Opening up New Spaces for Education

Because of the COVID-19 pandemic, the future of education is uncertain. There are so many things that could affect how and when schools will be able to open doors to children permanently and the environment in which they could be learning.

At the start of the pandemic, no one was prepared for what was to come, and COVID-19 left teachers scrambling around to get work packs together or to figure out how platforms such as Zoom, Skype and Google classroom work. Children were left in the hands of their parents in the hopes that they would still be able to work through the expected curriculum for the year. It was a difficult time for all.

There is no guarantee that this will not happen again in the future, be it from a virus or civil unrest or weather induced situations. This means that all teaching staff have had to find a way to be more flexible in their way of teaching and more able to reach all their learners.

By bringing technology into classrooms and finding ways to use it to teach children, many children have been able to continue schooling during the various levels of lockdown with very little disruption. This is not the case for many schools though.

Communities must stand together

Pupil at Life Christian Academy in GeorgeUnfortunately, there are many South Africans who do not have access to the technology that is needed to be part of online classes. They might not even have the means to go to a school and collect work packs. Low-income households find it difficult to afford the normal necessities to survive.

This makes it very difficult for them to buy things such as a personal computer, laptops or even cellular phones. The cost of internet for these households can also be out of reach when considering their financial abilities.

All parents and teachers want the best for their children and perhaps it is time for different avenues to be considered, especially for low-income households. It is time for the community to stand together to support the children and their futures.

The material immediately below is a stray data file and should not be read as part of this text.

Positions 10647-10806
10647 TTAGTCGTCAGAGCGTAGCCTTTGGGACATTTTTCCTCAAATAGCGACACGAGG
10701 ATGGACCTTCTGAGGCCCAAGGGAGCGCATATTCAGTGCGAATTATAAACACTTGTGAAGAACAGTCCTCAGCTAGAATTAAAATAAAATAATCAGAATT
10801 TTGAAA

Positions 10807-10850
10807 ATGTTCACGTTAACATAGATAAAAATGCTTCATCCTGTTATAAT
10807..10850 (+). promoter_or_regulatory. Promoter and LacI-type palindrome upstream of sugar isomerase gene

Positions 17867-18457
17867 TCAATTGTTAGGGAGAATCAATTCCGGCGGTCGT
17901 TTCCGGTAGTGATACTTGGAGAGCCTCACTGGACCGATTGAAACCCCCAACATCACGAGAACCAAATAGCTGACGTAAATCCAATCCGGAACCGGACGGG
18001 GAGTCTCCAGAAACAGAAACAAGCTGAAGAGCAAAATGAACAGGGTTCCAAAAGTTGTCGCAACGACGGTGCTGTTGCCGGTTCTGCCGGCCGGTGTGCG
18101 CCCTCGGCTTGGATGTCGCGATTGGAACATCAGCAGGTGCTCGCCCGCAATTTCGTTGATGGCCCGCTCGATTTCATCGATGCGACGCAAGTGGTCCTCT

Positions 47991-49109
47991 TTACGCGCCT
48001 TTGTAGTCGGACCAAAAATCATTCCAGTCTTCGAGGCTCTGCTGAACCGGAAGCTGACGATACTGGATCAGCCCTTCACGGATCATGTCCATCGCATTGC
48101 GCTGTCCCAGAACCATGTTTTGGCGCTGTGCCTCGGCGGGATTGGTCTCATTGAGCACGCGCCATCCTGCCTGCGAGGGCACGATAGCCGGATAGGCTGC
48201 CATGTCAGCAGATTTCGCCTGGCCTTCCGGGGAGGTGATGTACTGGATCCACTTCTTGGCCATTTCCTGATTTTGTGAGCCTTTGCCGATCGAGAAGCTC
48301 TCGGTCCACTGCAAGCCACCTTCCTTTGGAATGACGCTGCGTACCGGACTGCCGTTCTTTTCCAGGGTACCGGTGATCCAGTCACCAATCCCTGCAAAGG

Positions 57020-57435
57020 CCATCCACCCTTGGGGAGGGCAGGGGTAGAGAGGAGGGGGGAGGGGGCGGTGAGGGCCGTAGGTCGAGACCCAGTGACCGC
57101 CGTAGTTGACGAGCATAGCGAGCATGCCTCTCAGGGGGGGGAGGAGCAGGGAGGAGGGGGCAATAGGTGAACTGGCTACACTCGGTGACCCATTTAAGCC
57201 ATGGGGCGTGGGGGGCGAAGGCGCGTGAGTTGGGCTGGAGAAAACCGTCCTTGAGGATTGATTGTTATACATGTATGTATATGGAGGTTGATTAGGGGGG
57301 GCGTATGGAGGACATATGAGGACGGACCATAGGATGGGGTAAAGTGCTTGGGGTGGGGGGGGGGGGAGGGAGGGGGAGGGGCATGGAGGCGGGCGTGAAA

In a perfect world, all families would have the access they need to technology for online classes, but we do not live in a perfect world. Community and church halls could be the future of online classes. Setting up a roster for classes within the hall to rotate per subject or grade could be a good starting point.

In a school, church or community hall, there could be tables set out for children to come and watch a class that is presented online by a teacher for the subject or topic to be covered. These can still be done online, and live streamed with a projector onto a screen or white wall. Work packs or homework can then also be available to those who come to these community online class venues.

Let’s support the children

There may be very little interaction during these streamed classes, but it would help those who do not have access to internet and other technology at home. Teachers could then also find a way to support the children in their classes when they need more guidance.

Many teachers used different applications on their phones to keep in contact with parents and these were also ways to send videos and information to their classes.

Regardless of the situation we as teachers find ourselves in, it is important for us to be able to do our best with the resources available to us and the children in our classes. We need to find a way that is feasible for all involved that will give us the best outcome. Each teacher needs to do his or her best and be flexible in their practice.

It is time for us to step up and work together with the parents and communities to make sure that the children receive everything they need to have the brightest future possible with the resources available at the time. 

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